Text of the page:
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With all due respect

Every Issue

Cite as: March 2015 89 (3) LIJ, p.99

Grey matters

Lawyers often worry about the effect stress, long working hours and the inability to “switch off” has on their health.

All sorts of research has been done in America into the reason why lawyers are more likely to be depressed than other professionals, although right up there would be difficult clients with unrealistic expectations. WADR suspects that’s not how lawyers describe such clients to each other.

But in good news for the profession, it has been discovered that a mentally challenging occupation like the law might actually be good for your brain. WADR has heard lawyers say “my brain hurts”, when wrestling with Australia’s tax laws but it seems there may be gain in their pain.

In a recently published study, Scottish researchers gave a battery of tests to more than 1000 older people and they found that people in “thinking” occupations like law are less likely to experience cognitive decline as they age. Does this mean that older lawyers never lose their car keys or reading glasses or think, “why did I come into this room?”

The Edinburgh University study divided occupations into “data, people and things” and found that people whose jobs required complex work with data or people scored higher on cognitive ability at the age of 70 than people in other professions. It’s been described as “weight lifting for the brain”, the theory being that stimulating environments build “cognitive reserves” that help protect the brain from the effects of aging.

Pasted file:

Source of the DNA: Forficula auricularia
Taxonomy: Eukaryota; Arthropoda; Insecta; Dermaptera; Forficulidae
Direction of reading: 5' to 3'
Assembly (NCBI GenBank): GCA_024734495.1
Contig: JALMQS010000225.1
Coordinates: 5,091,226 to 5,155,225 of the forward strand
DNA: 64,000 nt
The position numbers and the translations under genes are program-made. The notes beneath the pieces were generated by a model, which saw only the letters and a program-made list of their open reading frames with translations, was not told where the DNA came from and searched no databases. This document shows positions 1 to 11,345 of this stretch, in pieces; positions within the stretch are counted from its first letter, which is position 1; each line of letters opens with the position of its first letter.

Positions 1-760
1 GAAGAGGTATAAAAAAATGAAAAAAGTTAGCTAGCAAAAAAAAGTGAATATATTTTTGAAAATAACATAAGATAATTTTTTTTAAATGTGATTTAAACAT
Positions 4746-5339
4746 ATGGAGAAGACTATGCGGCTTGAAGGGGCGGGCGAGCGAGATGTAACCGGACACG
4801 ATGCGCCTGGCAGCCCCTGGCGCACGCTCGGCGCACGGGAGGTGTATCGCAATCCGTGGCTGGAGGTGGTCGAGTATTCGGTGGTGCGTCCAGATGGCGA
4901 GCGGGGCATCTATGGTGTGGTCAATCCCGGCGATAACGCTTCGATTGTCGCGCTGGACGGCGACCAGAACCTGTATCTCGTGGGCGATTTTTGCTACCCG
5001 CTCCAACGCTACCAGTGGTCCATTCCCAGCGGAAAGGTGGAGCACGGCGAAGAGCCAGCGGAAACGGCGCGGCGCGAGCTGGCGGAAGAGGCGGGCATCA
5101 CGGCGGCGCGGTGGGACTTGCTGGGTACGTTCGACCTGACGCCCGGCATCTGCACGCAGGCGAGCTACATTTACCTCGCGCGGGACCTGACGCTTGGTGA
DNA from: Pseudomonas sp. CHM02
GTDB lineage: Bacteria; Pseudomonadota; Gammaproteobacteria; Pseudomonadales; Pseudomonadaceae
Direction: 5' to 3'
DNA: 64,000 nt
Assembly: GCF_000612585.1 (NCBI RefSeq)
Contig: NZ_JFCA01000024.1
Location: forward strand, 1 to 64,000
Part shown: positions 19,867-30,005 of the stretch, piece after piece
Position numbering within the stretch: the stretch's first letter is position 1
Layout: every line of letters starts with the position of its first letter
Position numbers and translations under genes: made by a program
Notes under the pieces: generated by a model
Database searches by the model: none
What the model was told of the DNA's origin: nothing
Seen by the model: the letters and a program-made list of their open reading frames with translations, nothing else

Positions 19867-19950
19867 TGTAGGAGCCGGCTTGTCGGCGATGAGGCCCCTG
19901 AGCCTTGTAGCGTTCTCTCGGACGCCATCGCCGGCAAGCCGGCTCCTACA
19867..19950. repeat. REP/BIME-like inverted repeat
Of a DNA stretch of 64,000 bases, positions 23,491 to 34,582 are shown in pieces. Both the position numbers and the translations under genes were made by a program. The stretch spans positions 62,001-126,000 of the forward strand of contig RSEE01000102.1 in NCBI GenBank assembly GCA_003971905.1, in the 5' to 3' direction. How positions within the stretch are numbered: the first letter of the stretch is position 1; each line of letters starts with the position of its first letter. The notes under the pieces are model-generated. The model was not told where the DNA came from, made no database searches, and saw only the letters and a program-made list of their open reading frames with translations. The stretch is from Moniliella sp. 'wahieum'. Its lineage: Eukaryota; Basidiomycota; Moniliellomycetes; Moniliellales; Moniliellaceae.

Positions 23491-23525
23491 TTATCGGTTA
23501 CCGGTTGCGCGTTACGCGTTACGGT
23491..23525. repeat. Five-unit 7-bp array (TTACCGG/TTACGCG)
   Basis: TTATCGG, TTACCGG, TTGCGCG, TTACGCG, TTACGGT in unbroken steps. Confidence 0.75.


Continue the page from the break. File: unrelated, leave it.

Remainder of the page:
Instructing and negotiating, two tasks well known to lawyers, were rated as complex by the study. Your correspondent sort of wished they had looked into whether marriage has a similar effect on the brain.

The list of occupations found to have so-called high cognitive engagement is interesting. As well as lawyers, judges and magistrates it includes architects, cardiologists, pathologists, geneticists, civil engineers and strangely, to my mind, musicians. Most of the musicians I’ve ever known have a vocabulary that is bounded by “yeah man” and “where’s the bar?” but that might just be my experience.

So the message for lawyers seems to be that at the end of your career in the law your nerves may be shot, your body may be a wreck but your grey matter is in tip-top condition.

Of course, this study’s conclusions, scientific though they may be, will not surprise those who have argued for many years that mental stimulation is important for brain health. I suspect that if you spent enough time trying to work out the plot of a Lord of the Rings movie you would end up a genius.

I once watched a television documentary about American research that showed reading, dancing, playing a musical instrument or board games were associated with a lower risk of dementia. At least I think I did.

The consistent advice seems to be that lying on a couch, drinking beer and eating junk food while watching daytime TV is not good for your mental health as you get older.

Well there goes your correspondent’s retirement plan.


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